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Agence France Presse v. Morel – THIRD UPDATE

We have posted previously on Agence France Presse v. Morel, the initial opinion of which was issued January 2013, as well as several updates in the case since then.

The case so far

Briefly summarizing the case so far, photographer Daniel Morel posted some photographs on Twitter.  Agence France Presse (“AFP”) copied eight of those photos, and provided them to Getty Images (US), Inc. (“Getty”), which then distributed the works to various infringing third parties. Getty continued to distribute the photographs, despite receiving a “kill notice” from AFP on the photos, and in 2010 Morel brought suit against AFP … Continue Reading

Agence France Presse v. Morel – 2nd update

We have written previously about a court opinion relating to photos posted on Twitter, in Agence France Presse v. Morel, the opinion of which was issued in January.

The relevant facts from the case are as follows: Agence France Presse (“AFP”) provided photographer Daniel Morel’s copyrighted images to Getty Images (US), Inc. (“Getty”), who then distributed the works to various infringing third parties. AFP later issued a “kill notice” on Morel’s photos, which was received by Getty, although Getty continued to distribute the photographs. Morel brought suit against AFP and Getty (as well as other news agencies), and … Continue Reading

Agence France Presse v. Morel – UPDATE

Earlier this year, we wrote about a court opinion relating to photos posted on Twitter, in Agence France Presse v. Morel, the opinion of which was issued in January. The case, it appears, has come back to the United States District Court for the Southern District of New York, this time to determine the precise meaning of § 504(c) of the Copyright Act, which deals with awards of statutory damages.

The relevant facts from the case are as follows: Agence France Presse (“AFP”) provided photographer Daniel Morel’s copyrighted images to Getty Images (US), Inc. (“Getty”), who then distributed … Continue Reading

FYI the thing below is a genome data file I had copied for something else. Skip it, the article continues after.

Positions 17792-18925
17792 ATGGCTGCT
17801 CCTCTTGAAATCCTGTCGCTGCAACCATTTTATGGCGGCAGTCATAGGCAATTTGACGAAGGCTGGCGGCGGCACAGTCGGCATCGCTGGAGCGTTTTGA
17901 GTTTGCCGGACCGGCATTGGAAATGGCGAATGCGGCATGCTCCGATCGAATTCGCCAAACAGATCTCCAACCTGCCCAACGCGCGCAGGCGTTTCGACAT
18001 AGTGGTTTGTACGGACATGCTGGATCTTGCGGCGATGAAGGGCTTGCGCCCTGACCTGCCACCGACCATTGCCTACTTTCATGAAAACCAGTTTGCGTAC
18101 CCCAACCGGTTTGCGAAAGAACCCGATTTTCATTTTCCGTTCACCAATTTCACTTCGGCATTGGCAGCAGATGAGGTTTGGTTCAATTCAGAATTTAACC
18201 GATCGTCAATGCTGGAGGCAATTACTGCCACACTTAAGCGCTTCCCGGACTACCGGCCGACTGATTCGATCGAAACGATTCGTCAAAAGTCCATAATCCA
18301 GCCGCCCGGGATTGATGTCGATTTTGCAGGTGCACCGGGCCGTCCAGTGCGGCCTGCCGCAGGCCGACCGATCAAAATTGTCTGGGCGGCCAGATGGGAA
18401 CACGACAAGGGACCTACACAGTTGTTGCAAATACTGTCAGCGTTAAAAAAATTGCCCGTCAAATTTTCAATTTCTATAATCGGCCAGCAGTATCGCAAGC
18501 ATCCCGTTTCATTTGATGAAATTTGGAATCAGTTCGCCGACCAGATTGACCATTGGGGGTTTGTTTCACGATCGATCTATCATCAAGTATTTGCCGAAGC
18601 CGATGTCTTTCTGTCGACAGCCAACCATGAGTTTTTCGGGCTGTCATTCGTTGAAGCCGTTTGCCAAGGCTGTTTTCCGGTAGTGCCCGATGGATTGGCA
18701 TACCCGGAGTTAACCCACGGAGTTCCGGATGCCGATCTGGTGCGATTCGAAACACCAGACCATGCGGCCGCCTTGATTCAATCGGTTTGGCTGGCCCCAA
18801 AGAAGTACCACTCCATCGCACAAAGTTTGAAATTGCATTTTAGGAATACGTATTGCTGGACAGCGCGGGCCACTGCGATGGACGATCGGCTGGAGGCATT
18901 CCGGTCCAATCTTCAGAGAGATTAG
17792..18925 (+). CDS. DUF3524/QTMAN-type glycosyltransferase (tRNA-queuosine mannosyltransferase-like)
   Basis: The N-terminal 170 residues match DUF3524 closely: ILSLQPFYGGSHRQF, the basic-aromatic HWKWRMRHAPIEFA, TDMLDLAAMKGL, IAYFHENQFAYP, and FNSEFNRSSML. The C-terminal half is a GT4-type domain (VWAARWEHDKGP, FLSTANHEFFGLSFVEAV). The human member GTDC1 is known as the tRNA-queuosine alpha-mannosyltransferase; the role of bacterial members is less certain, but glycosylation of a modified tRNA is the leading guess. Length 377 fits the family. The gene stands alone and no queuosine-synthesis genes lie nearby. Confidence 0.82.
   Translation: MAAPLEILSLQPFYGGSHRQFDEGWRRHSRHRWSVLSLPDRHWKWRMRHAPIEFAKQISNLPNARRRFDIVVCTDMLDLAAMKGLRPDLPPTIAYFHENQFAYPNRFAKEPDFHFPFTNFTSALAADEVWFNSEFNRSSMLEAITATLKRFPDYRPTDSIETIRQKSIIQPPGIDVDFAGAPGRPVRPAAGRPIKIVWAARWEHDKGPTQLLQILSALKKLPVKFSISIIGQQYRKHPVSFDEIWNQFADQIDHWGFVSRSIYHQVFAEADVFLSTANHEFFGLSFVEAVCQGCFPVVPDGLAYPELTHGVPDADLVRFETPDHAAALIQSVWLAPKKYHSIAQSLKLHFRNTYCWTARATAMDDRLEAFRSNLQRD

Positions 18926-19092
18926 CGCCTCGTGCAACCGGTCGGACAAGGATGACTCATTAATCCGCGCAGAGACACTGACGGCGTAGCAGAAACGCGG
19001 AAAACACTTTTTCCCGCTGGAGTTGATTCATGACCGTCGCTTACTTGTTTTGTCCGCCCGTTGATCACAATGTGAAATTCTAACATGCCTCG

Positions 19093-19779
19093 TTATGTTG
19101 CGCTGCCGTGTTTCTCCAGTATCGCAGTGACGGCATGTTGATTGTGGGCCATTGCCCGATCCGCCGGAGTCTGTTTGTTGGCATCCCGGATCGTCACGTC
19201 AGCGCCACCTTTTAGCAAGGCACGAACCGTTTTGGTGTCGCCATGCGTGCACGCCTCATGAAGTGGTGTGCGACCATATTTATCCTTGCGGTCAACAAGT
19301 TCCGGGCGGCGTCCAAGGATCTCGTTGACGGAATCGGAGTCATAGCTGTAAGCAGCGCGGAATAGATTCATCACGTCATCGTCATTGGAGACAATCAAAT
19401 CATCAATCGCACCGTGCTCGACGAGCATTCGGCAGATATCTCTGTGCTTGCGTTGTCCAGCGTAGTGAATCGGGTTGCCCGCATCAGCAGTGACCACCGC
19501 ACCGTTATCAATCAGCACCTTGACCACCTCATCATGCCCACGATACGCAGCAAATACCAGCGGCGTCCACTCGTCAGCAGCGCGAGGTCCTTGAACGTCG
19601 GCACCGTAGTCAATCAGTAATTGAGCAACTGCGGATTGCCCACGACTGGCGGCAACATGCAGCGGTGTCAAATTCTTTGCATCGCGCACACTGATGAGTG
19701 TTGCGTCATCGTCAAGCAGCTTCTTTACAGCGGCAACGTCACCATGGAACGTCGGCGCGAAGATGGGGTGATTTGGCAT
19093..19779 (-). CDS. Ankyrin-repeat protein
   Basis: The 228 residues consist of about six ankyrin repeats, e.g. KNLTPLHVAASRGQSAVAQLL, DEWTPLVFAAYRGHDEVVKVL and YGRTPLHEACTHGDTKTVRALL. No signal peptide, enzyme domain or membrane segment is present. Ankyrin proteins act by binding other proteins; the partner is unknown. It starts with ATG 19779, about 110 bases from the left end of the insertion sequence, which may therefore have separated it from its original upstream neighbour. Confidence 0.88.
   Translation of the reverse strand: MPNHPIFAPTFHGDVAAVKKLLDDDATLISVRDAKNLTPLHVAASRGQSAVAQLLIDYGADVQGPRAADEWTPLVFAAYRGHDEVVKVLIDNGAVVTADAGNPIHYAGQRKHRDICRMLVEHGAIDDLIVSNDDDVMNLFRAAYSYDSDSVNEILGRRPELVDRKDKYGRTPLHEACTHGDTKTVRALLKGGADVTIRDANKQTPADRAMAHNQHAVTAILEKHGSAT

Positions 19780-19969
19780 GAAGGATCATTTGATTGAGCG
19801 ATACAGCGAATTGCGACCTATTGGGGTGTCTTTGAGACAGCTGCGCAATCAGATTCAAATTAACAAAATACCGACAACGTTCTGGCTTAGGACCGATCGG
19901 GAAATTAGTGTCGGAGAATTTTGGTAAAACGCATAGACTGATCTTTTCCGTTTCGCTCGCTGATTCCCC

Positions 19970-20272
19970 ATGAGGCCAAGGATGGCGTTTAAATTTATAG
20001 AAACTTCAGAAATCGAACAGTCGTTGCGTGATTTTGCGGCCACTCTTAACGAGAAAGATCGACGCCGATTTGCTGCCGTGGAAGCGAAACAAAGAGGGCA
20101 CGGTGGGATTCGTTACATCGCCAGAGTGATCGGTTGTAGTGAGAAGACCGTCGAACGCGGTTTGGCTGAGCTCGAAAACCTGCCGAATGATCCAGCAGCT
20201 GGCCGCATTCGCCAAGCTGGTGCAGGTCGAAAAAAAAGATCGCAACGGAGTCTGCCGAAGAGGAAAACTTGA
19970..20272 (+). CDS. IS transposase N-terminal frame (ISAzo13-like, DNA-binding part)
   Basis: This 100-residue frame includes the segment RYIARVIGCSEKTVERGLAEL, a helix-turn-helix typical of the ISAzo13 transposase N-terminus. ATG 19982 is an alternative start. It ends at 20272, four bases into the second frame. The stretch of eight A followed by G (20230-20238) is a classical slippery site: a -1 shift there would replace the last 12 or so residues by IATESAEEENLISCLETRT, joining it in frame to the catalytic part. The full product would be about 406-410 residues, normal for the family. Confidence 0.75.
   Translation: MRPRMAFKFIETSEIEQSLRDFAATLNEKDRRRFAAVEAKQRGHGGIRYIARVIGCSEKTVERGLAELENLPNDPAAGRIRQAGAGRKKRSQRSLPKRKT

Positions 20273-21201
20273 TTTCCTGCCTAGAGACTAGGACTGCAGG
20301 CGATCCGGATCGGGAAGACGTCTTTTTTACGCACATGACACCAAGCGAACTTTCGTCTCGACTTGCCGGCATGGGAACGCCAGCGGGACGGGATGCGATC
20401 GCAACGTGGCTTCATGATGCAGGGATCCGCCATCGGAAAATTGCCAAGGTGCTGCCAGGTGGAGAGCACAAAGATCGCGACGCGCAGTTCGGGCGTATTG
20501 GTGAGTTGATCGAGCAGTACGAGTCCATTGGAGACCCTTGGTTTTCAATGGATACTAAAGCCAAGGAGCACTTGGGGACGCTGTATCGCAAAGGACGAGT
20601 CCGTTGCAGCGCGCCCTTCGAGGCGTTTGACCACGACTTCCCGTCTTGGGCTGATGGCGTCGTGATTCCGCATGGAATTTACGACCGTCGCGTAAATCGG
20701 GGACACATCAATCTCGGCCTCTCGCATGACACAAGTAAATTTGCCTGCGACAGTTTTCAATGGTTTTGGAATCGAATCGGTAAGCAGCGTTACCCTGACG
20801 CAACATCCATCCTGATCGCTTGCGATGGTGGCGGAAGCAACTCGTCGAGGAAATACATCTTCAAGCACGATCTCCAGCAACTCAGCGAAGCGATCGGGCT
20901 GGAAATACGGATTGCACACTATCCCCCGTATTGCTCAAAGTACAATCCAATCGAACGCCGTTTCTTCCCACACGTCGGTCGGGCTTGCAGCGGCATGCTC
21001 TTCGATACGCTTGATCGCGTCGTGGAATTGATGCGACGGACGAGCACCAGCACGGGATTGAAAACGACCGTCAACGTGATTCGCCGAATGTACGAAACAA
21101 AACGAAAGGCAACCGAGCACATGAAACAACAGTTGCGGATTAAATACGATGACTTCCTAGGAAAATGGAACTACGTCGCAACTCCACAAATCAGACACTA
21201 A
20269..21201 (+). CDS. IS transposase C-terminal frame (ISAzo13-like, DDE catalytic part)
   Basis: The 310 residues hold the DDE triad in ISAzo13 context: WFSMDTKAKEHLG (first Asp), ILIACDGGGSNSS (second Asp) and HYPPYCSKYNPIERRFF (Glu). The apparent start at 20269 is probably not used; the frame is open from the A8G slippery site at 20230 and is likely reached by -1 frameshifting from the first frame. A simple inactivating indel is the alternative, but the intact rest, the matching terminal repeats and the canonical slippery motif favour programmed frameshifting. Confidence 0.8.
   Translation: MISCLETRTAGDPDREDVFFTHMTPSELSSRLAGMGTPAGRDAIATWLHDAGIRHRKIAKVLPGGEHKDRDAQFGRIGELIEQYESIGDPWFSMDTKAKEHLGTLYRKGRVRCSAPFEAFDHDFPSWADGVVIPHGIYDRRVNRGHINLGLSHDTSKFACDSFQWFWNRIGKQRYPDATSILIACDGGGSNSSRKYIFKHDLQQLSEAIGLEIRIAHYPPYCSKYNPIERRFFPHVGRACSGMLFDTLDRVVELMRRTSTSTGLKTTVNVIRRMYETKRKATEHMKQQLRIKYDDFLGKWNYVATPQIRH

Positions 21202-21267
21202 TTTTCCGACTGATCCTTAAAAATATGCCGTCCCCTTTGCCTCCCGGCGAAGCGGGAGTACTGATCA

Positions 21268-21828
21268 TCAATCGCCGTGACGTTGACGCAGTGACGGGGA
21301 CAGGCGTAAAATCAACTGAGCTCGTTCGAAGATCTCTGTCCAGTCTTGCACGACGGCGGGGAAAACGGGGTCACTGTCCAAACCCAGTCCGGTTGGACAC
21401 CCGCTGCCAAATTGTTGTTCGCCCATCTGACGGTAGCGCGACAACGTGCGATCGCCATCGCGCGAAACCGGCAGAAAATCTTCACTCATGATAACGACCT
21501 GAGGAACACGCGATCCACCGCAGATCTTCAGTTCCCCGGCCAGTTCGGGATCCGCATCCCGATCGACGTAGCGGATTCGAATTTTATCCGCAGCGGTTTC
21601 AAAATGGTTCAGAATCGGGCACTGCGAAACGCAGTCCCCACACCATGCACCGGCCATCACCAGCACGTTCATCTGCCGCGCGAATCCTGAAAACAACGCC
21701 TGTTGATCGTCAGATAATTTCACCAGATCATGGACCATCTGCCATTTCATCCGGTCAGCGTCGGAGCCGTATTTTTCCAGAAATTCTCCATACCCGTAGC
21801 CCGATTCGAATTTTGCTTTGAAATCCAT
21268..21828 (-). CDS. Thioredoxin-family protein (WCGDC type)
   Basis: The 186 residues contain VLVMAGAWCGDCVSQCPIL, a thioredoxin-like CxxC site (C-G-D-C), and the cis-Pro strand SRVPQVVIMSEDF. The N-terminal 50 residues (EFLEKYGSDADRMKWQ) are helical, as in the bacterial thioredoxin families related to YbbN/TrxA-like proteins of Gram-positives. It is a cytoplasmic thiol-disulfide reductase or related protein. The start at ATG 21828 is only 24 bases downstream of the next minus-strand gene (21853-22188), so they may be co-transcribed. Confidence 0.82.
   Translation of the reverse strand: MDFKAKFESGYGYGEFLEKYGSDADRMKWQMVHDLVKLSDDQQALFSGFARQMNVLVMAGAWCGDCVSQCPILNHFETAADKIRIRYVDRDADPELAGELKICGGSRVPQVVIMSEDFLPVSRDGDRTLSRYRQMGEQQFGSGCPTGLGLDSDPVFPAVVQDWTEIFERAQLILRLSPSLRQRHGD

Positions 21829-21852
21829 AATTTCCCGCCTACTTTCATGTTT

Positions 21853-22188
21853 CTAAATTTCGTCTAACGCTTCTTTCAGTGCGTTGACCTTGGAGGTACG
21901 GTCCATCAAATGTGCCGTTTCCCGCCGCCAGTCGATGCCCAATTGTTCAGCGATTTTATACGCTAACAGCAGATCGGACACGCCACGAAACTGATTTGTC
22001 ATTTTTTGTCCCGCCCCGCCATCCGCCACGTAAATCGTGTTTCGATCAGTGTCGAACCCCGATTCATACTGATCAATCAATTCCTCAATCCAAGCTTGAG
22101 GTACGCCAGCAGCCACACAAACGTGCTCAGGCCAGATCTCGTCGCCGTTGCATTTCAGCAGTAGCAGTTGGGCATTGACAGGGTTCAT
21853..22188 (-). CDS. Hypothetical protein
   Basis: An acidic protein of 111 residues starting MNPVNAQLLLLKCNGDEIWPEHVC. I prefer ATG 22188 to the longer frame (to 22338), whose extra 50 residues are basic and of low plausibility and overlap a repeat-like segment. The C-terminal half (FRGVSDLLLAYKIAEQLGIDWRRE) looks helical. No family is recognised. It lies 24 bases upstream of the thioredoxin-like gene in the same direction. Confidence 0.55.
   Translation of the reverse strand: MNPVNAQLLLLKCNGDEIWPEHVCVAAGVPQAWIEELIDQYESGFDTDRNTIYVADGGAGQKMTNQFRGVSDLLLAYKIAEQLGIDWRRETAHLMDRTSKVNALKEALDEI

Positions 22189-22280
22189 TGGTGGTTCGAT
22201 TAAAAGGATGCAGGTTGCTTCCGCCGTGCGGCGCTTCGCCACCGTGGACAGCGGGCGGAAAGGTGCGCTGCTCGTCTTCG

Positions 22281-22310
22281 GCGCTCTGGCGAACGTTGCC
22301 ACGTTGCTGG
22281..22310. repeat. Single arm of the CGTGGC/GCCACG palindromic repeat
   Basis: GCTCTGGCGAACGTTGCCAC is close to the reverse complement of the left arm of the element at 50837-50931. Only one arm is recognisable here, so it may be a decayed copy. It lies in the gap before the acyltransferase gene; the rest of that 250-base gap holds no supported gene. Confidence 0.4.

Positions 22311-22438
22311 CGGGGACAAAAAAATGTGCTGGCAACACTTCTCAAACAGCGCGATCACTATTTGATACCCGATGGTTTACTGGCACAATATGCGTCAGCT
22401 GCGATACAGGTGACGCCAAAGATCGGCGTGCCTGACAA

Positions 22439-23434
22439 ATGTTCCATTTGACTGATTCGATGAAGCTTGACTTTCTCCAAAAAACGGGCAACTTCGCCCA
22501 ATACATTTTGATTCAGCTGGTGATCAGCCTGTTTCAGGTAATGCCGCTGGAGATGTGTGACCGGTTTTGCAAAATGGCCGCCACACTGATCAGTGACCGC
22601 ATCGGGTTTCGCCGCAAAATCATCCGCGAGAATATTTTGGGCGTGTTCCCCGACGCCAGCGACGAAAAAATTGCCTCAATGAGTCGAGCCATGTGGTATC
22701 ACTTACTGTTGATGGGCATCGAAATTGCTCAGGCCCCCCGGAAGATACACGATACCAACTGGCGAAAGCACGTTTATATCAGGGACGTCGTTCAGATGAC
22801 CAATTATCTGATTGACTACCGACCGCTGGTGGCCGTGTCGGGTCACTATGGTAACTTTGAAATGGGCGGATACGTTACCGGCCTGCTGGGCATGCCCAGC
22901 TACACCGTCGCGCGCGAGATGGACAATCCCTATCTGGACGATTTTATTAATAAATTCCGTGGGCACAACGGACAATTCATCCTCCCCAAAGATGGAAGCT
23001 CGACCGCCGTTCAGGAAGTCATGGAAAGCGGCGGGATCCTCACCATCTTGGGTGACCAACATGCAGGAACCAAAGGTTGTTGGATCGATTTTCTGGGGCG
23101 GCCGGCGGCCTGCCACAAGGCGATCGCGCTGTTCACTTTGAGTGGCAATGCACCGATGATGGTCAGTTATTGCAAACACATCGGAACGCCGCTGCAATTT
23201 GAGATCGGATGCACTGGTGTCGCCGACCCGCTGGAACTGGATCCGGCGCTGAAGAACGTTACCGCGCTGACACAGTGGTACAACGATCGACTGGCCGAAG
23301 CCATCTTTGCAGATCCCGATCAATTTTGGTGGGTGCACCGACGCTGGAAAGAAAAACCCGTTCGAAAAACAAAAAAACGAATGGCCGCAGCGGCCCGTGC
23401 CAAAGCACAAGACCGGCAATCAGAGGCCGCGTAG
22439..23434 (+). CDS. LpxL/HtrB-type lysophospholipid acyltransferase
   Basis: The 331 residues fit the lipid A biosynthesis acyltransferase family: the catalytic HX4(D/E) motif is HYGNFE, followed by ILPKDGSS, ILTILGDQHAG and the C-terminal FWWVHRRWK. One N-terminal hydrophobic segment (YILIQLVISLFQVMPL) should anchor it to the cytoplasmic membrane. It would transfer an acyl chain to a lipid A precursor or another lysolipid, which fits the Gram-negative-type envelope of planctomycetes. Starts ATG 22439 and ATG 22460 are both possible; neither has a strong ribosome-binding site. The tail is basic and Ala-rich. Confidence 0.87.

Agence France Presse v. Morel & The Scope of Twitter’s Copyright License

Despite the variety of legal recourse available to copyright owners, exclusive rights to creative content posted in the Twittersphere can sometimes be difficult to enforce and defend.  Complications due to social media websites’ frequently-changing terms of service and viral gossip such as Facebook’s recent “copyright hoax” can leave the copyright owner doubting the strength of his or her legal argument against unauthorized third party use of their copyrighted works.

On January 14, 2013,  however, the United States District Court for the Southern District of New York provided copyright owners with a bit of breathing room, recognizing that the … Continue Reading

Social Media, Copyright & Photographs

Many social media sites and pages encourage people to post and share photos. This activity creates an issue where the owner of the photos has not given permission for that use, as a photographer alleged in a recent Fifth Circuit case Stross v. Redfin Corp., ___ Fed. Appx. ___ (5th Cir. Apr. 9, 2018) (2018 WL 1721749).… Continue Reading

Social Media, Copyright, and Blockchain

Social media has changed how people and companies interact and has provided us with some technological innovations that have raised copyright issues. In an effort to keep our readers informed of some recent developments involving social media, we wanted to provide some background relating to some headlines combining social media, copyright, and blockchain, and we will provide some clarifications and explanations.… Continue Reading

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